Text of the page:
43. Goto K, Nakagawa T, Nakamura O, Kawata S: An implantable power supply with an optical rechargeable lithium battery. IEEE Trans Biomed Eng 2001,48(7):830–833.

    Article  Google Scholar 

  44. Grätzel M: Photoelectrochemical cells. Nature (Material, chemical, physics) 2001,414(6861):338–344.

    Google Scholar 

  45. Machi J, Staren ED: Ultrasound for Surgeons. Baltimore, MD: Williams & Wilkins; 2004.

    Google Scholar 

  46. Phillips WB, Towe BC, Larson PJ: An ultrasonically-driven piezoelectric neural stimulator. Proceeding of the 25th IEEE Annual Int. Conf. of Eng, in Medi. and Biology Society (EMBS); 2 2003, 1983–1986.

    Google Scholar 

  47. Tower BC, Larson PJ, Gulick DW: Wireless Ultrasound-Powered Biotelemetry for Implants. In Proceeding of the 31st Annual International Conference of the IEEE (EMBS). Minneapolis, Minnesota, USA; 2009:5421–5424.

    Google Scholar 

  48. Bartsch U, Gaspar J, Paul O: A 2D electret-based resonant micro energy harvester. In Proceeding of the IEEE MEMS. Sorrento, Italy; 2009:1043–1046.

    Google Scholar 

  49. Zhu Y, Moheimani SDR, Yuce MR: Ultrasonic energy transmission and conversion using a 2-D MEMS resonator. IEEE Electron Device Lett 2010,31(4):374–376.

    Article  Google Scholar 

  50. Culurciello E, Andreou AG: Capacitive inter-chip data and power transfer for 3- D VLSI. IEEE Journal and Magazine 2006,53(12):1348–1352.

    Google Scholar 

  51. Canegallo R, Fazzi A, Ciccarelli L, Magagni L, Natali F, Rolandi PL, Jung E, Di Cioccio L, Guerrieri R: 3D capacitive interconnections for high speed interchip communication. In Proceeding of the IEEE Custom Integrated Circuits Conf. (CICC). San, Jose; 2007:1–8.

    Google Scholar 

  52. Fazzi A, Canegallo R, Ciccarelli L, Magagani L, Natali F, Jung E, Rolandi P, Guerrieri R: 3-D capacitive interconnections with monoand bi-directional capabilities. IEEE J Solid-St Circ 2008,43(1):275–284.

    Article  Google Scholar 

  53. Sodagar AM, Amiri P: Capacitive Coupling for Power and Data Telemetry to Implantable Biomedical Microsystems. In Proceedings of the 4th International FrD5.2 IEEE EMBS Conference on Neural Engineering. Antalya, Turkey; 2009:411–414.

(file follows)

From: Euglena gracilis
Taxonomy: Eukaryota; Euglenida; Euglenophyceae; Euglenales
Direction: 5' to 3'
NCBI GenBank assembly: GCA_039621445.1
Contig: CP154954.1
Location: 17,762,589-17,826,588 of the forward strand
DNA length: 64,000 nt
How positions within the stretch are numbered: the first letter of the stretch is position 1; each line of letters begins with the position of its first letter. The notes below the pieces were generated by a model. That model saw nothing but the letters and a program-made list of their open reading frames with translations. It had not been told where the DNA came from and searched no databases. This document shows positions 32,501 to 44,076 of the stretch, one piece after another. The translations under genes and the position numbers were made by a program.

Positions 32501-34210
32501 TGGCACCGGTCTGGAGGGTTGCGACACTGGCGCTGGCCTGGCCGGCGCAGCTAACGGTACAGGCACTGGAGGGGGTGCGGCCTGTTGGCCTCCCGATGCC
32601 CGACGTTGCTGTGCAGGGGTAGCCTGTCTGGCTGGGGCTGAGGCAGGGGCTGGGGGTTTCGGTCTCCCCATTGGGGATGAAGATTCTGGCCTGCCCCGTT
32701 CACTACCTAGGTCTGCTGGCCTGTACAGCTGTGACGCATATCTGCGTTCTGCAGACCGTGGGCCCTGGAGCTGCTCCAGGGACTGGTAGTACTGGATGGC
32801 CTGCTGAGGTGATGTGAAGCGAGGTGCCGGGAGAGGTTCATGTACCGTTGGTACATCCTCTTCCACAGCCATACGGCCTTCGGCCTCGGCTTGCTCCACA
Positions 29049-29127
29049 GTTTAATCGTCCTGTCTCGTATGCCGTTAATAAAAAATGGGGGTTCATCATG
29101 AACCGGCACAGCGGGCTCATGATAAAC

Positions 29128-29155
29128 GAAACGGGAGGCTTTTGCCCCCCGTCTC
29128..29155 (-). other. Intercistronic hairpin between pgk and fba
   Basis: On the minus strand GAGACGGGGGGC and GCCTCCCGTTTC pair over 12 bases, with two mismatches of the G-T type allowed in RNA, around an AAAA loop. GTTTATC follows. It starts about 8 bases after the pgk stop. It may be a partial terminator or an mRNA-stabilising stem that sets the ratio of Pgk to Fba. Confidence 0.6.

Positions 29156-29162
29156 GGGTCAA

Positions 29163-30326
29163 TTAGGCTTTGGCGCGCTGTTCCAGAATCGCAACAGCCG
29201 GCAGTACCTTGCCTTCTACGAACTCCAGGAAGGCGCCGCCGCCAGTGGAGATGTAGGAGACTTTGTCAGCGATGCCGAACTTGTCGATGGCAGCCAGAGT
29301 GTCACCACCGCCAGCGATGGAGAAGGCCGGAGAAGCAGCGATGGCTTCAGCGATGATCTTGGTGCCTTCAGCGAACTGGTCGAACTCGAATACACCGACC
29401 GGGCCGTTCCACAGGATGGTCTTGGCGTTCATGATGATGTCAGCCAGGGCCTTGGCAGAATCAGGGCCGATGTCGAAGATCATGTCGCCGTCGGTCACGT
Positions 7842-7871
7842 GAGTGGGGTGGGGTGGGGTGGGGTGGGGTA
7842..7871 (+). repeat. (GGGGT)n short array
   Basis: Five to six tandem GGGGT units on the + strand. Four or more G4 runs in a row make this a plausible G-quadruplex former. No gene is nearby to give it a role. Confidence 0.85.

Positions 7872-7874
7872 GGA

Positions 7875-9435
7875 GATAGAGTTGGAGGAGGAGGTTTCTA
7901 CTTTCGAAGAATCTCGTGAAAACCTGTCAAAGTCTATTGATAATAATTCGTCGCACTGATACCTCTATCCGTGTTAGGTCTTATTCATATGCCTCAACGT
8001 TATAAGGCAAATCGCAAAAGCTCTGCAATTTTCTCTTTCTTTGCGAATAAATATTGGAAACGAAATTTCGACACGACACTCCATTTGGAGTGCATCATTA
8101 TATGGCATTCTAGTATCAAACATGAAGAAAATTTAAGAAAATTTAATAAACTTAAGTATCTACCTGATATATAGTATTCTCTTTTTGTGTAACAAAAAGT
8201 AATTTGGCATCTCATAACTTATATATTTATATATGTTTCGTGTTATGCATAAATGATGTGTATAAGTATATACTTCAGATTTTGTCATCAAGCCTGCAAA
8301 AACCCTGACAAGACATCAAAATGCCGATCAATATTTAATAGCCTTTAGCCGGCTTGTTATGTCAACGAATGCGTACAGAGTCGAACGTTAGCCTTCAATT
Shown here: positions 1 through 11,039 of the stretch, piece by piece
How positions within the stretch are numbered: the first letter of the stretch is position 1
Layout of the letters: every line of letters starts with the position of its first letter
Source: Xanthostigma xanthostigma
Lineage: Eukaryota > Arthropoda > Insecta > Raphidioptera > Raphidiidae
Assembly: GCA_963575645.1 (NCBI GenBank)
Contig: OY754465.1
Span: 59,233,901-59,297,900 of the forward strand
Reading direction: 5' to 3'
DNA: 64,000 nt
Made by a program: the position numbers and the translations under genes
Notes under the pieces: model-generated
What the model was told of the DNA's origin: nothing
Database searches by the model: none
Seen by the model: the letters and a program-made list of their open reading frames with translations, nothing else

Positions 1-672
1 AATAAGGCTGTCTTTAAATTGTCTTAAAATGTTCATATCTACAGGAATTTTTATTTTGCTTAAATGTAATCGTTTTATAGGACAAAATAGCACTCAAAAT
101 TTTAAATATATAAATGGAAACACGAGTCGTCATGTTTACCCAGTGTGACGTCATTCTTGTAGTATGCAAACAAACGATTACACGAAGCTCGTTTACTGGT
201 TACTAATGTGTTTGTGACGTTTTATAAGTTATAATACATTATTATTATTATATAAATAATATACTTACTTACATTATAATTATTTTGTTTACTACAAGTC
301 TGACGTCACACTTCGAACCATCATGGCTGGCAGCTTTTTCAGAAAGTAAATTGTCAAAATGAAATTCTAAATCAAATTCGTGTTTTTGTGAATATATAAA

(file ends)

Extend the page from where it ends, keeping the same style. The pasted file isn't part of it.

Google Scholar 

  54. Riistama J, Vaisanen J, Heinisuo S, Harjunpa H, Arra S, Kokko K, Antyla M, Kaihilahti J, Heino P, Kellomaki M, Vainio O, Vanhala J, Lekkala J, Hyttinen J: Wireless and inductively powered implant for measuring electrocardiogram. Med Bio Eng Comput 2007,45(12):1163–1174.

    Article  Google Scholar 

  55. Finkenzeller K: Fundamentals and Application in Contact Less Smart Cards; Identification. 2nd edition. 1999.

    Google Scholar 

  56. Meng LH, Yu ST, Oscal TCC: An UHF Passive RFID Transponder Using A low–Power Clock Generate without Passive Components. In Proceeding of the International 49 th. IEEE conf. On Circuits and Systems (MWSCAS). San Juan, Puerto Rico; 2006:11–15.

    Google Scholar 

  57. Sauer C, Stanacevic M, Cauwenberghs G, Thakor N: Power harvesting and telemetry in CMOS for implanted devices. IEEE Trans Circuits Syst I, Reg Papers 2005,52(12):2605–2613.

    Article  Google Scholar 

  58. Parramon J, Doguet P, Marin D, Verleyssen M, Munoz R, Leija L, Valderrama E: ASIC-based batteryless implantable telemetry microsystem for recording purposes. Proceeding of the IEEE Int. Conf. On Eng. Med. Biol. Soc: 19th Annu 1997, 5: 2225–2228.

    Google Scholar 

  59. John B: Electrical Circuit Theory and Technology. 2nd edition. Oxford: Jordan hill: Elsevier Science; 2003:842–868.

    Google Scholar 

  60. Dorf RC, James AS: Introduction to Electric Circuits. 8th edition. USA: Wiley & Sons Inc; 2010:545–559.

    Google Scholar 

  61. David EJ, John LH, Johnny RJ, Peter DS: Basic Electric Circuit Analysis. 2nd edition. USA: Wiley & Sons; 1999:585–606.

    Google Scholar 

  62. Chan HL, Cheng KWE, Sutanto D: A Simplified Neumann’s Formula for Calculation of Inductance of Spiral Coil. Proceeding of the Int. national IEEE conf. on Power electronics and variable speed Devices 2000. (IEE conf. publ. No. 475), 69–73